Renationalise the railways – Demand unions as fares hike announced


RAIL fares are to rise by 1.9% in England, Scotland and Wales it was announced yesterday, with unions, campaigners and Labour leader Jeremy Corbyn calling for the entire railway system to be re-nationalised.

The rise, determined by July’s Retail Prices Index (RPI) inflation measure, will take effect from January. The government insists on using the RPI index as opposed to the much lower Consumer Prices Index (CPI) to set rail fares. Demonstrations took place at rail stations up and down the country.

Rail fares have increased at double the speed of wages since 2010, according to new analysis also released yesterday by the TUC and the rail unions’ Action for Rail campaign. The TUC analysis shows that rail fares have already risen by 25% in the last six years, while average weekly earnings have only grown by 12%.

As fares for passengers rise, dividends paid to shareholders of private train companies have risen by 21% in the last year to £222 million. Commenting on the analysis, TUC General Secretary Frances O’Grady said: ‘Rail passengers are paying more and getting even less. Fares go up while trains remain overcrowded, stations are unstaffed, and rail companies cut the guards who ensure journeys run smoothly and safely.

‘Enough is enough. It’s time for rail services to be publicly owned, saving money for passengers and taxpayers alike.’ ASLEF General Secretary Mick Whelan said: ‘Once more the passengers and taxpayers will wonder why they must pay more for an increasingly poor service.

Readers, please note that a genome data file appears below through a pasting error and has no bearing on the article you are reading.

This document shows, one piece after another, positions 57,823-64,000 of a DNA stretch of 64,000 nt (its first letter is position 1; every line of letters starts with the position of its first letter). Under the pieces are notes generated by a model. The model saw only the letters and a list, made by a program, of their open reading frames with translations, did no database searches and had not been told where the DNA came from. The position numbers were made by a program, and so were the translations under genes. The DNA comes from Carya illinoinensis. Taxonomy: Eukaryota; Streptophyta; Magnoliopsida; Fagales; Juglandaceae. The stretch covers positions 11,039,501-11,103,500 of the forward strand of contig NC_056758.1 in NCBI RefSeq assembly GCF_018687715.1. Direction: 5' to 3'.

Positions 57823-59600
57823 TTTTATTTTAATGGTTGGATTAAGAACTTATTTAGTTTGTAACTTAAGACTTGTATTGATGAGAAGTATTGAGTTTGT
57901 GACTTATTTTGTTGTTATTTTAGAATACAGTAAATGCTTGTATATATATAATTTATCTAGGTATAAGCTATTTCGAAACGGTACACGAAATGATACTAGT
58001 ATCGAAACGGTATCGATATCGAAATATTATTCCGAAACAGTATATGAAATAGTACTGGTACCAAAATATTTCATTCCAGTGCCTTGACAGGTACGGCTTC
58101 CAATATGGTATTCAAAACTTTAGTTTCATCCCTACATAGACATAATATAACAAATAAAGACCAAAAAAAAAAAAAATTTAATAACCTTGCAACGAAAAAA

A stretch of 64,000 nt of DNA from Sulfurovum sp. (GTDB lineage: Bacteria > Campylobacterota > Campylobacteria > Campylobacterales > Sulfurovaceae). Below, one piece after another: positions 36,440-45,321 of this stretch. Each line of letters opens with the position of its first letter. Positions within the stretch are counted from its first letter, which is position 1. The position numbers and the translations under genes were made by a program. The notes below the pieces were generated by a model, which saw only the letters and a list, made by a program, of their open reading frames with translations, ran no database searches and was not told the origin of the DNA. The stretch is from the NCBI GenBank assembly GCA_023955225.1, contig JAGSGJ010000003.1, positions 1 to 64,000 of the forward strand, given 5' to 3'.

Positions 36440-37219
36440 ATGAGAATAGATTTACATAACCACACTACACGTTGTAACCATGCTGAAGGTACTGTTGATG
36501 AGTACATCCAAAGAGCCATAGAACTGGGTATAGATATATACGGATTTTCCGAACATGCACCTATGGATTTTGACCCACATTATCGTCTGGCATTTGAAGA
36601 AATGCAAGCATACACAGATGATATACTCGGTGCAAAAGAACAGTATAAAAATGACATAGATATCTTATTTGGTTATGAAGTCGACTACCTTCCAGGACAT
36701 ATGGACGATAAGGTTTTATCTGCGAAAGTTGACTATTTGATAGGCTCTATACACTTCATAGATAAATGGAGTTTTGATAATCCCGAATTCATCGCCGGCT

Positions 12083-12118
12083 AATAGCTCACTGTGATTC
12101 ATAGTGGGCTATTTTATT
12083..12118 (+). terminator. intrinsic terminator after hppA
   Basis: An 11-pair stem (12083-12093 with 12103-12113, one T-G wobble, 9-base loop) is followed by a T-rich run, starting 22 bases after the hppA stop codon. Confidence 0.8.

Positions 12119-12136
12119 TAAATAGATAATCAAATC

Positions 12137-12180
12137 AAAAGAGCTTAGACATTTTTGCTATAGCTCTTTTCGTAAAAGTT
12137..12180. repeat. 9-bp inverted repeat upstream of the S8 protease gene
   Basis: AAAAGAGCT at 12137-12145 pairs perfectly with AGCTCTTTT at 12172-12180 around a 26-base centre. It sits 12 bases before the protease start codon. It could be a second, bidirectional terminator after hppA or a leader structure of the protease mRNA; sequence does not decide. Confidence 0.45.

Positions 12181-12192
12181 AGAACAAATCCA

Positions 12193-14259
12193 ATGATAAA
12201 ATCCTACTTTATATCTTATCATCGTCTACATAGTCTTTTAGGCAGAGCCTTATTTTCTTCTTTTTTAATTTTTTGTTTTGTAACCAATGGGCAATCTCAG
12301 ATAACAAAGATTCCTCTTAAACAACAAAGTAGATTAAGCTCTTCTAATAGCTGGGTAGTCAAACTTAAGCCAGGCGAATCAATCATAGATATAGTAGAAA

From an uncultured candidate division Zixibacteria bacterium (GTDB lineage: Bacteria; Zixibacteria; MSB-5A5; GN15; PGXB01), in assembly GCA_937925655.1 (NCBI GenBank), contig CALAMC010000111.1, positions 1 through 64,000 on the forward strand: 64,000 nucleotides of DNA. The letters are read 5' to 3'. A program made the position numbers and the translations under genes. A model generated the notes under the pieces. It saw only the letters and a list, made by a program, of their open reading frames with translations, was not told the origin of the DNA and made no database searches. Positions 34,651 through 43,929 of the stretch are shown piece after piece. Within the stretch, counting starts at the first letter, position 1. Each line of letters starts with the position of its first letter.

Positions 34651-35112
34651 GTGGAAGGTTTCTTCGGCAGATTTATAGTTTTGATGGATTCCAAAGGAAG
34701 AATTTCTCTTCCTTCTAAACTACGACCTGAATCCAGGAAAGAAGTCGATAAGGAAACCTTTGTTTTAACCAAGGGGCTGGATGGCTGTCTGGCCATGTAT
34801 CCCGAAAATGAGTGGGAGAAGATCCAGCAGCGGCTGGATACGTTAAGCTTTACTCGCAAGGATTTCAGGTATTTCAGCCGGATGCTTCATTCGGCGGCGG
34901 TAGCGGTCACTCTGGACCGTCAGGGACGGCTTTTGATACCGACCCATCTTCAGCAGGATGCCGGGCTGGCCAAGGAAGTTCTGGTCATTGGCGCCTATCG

‘Are we back to pricing people off the railway as a solution to overcrowding and inability to deliver?’ RMT General Secretary Mick Cash said: ‘The rail privatisation racket is robbing the British people day in and day out. With the train companies queuing up to slash jobs and working conditions, at a time of dangerous overcrowding, it is a scandal that they are getting yet another fare hike. Private profit is being placed above rail safety.’

TSSA General Secretary Manuel Cortes said: ‘Our rail fares are already the highest in Europe and today’s increases will only make that record worse. It’s time that ministers gave rail passengers a break and actually froze fares in real terms. Fares on the most popular routes have jumped by more than 245% since rail was privatised 20 years ago. Running a publicly owned railway would end this annual mugging of passengers and give us a network run in the interests of passengers and staff.’

Unite National Officer for the rail industry Tony Murphy said: ‘The best solution is to take railways back into public ownership for the benefit of all, rather than the publicly-subsidised shareholders of rail companies.’

Speaking at one of the nationwide protests about rail fares outside London’s Liverpool Street station yesterday morning, Labour leader Corbyn said: ‘The Southern rail debacle just goes to show how private transport operators cannot be trusted with having passengers’ best interests at heart.

‘Public ownership of our railways is needed now to fix the transport nightmare we are currently faced with, and we know there is overwhelming support among the British public for a people’s railway.’

Also demonstrating at Liverpool Street station Jan Pollock, co-ordinator of the Campaign Against Tube Privatisation, told News Line: ‘Without public ownership of the rail network we will never get fully accessable transport. The privatised rail companies profits for shareholders always comes before accessability for rail users. I support the case to bring rail back into public ownership.’